Anecdotally, at least, medical traveling is a profession associated with young, lone-wolf singles who are free to take off at a moment’s notice, unencumbered by a spouse or family. There’s no denying that a fair percentage of traveling healthcare professionals are single, but there has never really been a large-scale survey of traveling healthcare professionals to create a credible demographic profile or provide hard statistics.
Nevertheless, anyone in the industry can tell you that plenty of successful healthcare travelers are married or in long-term, committed relationships, and that a small number even travel with their families.
Where the heart is
Travelers with a spouse or a partner who doesn’t work outside the home have not only a ready companion to share the adventure of traveling, but also someone who can set up and manage the new home, and explore all the community has to offer. A single person in a new community has to seek out others with common interests, but a traveler with a partner brings a buddy with him or her.
Because it’s not uncommon to meet a spouse or significant other in the workplace, it may follow that both partners are or become traveling medical professionals. It may take a little longer to find each assignment when the couple must be placed together, but the tradeoff is an instant workplace friend and ally. Plus, traveling together is a great way for a couple to explore communities they may eventually want to settle down in together.
For travelers with spouses who are freelancers, telecommuters, or self-employed in a “portable profession,” the career possibilities are unlimited. Anyone in one of these situations can travel to any community, and their spouses can set up a home office with little more than a couple dozen square feet of floor space and a power strip or two.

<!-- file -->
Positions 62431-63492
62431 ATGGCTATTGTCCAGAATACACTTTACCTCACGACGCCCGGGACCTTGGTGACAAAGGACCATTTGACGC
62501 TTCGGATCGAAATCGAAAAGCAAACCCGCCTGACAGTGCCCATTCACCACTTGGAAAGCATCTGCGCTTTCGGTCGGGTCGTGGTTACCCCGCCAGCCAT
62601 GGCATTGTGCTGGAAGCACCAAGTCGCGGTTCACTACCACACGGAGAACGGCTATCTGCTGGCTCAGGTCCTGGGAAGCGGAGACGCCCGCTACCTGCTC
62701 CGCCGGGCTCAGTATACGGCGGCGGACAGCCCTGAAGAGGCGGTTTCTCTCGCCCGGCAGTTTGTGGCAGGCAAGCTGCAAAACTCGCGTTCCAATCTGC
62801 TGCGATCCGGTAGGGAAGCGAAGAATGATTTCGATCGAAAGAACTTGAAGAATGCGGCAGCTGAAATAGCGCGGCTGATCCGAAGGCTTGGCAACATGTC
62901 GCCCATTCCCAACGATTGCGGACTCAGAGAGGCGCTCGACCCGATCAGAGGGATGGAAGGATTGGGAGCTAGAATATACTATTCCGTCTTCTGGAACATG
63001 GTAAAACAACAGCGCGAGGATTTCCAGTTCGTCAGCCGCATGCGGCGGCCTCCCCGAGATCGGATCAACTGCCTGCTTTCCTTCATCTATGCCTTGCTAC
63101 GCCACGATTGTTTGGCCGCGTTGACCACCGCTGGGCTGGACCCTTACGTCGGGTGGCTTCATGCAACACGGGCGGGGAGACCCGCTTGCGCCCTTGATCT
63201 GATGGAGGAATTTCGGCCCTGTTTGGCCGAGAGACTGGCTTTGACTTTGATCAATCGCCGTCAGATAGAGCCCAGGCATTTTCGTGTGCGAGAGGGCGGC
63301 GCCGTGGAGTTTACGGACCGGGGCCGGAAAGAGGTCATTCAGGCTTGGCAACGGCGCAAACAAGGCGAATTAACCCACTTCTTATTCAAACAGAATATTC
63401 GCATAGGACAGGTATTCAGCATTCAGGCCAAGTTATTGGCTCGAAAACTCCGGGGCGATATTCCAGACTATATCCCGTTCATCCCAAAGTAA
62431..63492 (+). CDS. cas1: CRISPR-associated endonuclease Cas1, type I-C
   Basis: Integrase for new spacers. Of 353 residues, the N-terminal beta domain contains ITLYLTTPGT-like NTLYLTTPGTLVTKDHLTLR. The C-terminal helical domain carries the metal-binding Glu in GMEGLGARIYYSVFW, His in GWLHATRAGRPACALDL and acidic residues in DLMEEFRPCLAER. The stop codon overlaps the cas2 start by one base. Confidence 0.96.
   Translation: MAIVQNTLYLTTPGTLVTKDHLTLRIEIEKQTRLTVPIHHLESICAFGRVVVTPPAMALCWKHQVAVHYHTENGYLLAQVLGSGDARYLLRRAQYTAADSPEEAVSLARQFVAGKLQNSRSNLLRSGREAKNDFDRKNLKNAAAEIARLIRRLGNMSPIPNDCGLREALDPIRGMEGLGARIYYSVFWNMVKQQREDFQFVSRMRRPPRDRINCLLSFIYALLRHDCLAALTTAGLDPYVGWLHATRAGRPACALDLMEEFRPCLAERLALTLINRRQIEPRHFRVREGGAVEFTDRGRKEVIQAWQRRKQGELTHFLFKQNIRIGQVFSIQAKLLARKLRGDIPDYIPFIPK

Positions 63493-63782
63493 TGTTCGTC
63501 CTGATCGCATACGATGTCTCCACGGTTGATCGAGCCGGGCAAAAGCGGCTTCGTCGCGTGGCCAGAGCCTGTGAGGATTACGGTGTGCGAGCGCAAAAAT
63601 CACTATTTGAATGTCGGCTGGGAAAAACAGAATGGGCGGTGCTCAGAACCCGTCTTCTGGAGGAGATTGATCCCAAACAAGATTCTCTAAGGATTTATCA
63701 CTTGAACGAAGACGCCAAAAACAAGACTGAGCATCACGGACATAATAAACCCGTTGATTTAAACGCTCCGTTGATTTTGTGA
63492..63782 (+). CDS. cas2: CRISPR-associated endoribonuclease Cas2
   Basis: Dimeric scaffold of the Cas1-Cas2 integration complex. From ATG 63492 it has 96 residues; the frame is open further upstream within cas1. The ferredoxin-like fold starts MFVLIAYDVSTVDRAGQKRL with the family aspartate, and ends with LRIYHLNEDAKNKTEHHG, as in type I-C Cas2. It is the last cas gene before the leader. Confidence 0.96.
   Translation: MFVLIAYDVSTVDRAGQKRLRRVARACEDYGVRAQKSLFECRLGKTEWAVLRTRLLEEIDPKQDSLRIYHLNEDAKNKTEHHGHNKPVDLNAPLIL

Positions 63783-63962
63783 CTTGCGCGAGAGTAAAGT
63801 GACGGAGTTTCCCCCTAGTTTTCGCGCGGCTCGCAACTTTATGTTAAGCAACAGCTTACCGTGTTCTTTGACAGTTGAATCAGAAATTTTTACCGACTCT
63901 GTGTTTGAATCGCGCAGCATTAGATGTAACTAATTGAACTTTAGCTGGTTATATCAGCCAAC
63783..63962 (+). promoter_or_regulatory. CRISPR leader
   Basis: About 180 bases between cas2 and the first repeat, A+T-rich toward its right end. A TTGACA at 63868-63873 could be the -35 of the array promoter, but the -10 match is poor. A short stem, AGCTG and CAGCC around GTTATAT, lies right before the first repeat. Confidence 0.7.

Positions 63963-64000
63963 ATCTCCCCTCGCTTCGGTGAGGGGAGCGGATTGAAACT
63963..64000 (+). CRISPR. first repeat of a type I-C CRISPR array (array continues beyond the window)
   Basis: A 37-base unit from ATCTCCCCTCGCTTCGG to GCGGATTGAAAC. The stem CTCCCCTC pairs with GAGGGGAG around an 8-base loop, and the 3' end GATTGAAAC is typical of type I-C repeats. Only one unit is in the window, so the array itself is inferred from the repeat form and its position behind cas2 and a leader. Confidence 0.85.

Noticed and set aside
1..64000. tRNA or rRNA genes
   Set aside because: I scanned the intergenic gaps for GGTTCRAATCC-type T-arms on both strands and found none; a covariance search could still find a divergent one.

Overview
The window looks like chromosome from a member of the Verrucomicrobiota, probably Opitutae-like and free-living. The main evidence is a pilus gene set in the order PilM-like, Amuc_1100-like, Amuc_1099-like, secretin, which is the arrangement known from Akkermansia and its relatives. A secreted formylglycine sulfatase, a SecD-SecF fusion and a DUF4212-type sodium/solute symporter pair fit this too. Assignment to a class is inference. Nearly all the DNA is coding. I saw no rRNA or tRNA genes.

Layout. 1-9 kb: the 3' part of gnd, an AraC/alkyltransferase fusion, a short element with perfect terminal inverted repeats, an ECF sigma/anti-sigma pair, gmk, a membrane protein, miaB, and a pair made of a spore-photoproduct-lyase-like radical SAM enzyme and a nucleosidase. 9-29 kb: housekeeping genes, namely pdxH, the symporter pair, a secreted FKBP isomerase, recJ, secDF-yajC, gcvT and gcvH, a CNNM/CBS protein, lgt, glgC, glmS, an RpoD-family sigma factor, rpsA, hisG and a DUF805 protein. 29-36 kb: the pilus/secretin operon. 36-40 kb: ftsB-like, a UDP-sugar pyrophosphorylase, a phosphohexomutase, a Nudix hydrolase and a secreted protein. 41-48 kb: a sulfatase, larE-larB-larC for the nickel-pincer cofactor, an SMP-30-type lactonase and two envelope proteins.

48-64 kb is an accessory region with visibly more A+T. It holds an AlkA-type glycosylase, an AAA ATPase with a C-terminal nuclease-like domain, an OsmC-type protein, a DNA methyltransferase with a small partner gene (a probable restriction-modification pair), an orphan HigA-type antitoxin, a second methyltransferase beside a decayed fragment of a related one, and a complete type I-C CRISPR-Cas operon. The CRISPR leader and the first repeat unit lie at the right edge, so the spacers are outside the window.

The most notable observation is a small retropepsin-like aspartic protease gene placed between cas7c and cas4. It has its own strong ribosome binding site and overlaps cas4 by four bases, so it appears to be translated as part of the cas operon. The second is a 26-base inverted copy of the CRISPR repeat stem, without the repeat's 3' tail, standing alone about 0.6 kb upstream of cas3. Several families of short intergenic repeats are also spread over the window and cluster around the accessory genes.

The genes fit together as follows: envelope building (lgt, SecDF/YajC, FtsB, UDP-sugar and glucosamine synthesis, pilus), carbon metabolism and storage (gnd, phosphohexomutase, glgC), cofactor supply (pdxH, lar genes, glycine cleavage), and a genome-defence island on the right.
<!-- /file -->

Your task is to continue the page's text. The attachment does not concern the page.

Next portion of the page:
If the spouse works in a profession that requires an on-site presence, there may be more challenges in finding assignments that are a good fit, but these “traveler with a sidekick” couples can and do find fulfilling work for both partners in new communities. The couple may have to limit their search to larger cities with ample temporary work available, for instance, or the spouse or partner may have to look for part-time or hourly opportunities that offer more flexibility. They may find that certain industries, such as those connected to the military, can be more spouse-friendly.
It may also pay off in the long run for the spouse or partner to seek out employment opportunities with companies that have many branches or facilities in numerous locations. Such larger organizations usually have systems in place to easily facilitate a future transfer.
If you’re part of a pair, traveling with RTG can be a great career option. We’ll be happy to answer your questions and work with both of you to ensure a good placement for everyone, but either way, we want to reassure you that traveling with RTG while in a relationship is possible and can be very rewarding.